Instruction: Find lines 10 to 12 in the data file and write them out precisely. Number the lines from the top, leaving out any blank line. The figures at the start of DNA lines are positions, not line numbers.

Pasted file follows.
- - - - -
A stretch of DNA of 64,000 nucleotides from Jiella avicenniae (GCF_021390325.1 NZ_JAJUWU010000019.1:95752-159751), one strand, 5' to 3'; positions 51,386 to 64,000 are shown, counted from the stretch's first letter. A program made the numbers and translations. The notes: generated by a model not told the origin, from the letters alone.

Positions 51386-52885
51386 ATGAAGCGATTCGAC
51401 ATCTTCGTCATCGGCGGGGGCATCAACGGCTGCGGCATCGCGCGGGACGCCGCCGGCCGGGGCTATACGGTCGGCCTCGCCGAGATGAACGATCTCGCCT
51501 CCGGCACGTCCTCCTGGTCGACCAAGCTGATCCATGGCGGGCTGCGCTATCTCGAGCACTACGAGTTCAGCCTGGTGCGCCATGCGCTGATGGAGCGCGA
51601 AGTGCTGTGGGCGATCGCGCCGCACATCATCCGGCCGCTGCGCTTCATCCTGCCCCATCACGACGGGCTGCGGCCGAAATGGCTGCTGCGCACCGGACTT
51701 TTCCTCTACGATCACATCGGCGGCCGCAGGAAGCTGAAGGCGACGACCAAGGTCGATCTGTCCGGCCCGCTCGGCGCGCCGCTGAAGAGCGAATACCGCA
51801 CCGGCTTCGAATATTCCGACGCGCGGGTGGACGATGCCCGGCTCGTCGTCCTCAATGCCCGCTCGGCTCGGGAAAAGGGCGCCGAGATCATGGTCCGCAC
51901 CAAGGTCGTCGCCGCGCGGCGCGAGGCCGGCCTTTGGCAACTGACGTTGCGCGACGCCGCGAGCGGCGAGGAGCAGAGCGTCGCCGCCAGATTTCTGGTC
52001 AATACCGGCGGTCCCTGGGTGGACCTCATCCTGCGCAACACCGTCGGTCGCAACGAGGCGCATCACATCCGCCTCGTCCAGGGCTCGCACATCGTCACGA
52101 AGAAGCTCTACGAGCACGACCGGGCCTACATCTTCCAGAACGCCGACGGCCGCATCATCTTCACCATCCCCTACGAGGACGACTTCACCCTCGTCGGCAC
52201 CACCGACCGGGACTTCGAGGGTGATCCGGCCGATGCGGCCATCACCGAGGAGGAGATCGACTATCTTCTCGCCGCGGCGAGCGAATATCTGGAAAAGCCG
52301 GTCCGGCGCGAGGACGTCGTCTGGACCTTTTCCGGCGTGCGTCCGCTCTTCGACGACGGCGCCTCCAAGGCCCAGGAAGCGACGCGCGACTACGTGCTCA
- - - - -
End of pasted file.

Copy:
52001 AATACCGGCGGTCCCTGGGTGGACCTCATCCTGCGCAACACCGTCGGTCGCAACGAGGCGCATCACATCCGCCTCGTCCAGGGCTCGCACATCGTCACGA
52101 AGAAGCTCTACGAGCACGACCGGGCCTACATCTTCCAGAACGCCGACGGCCGCATCATCTTCACCATCCCCTACGAGGACGACTTCACCCTCGTCGGCAC
52201 CACCGACCGGGACTTCGAGGGTGATCCGGCCGATGCGGCCATCACCGAGGAGGAGATCGACTATCTTCTCGCCGCGGCGAGCGAATATCTGGAAAAGCCG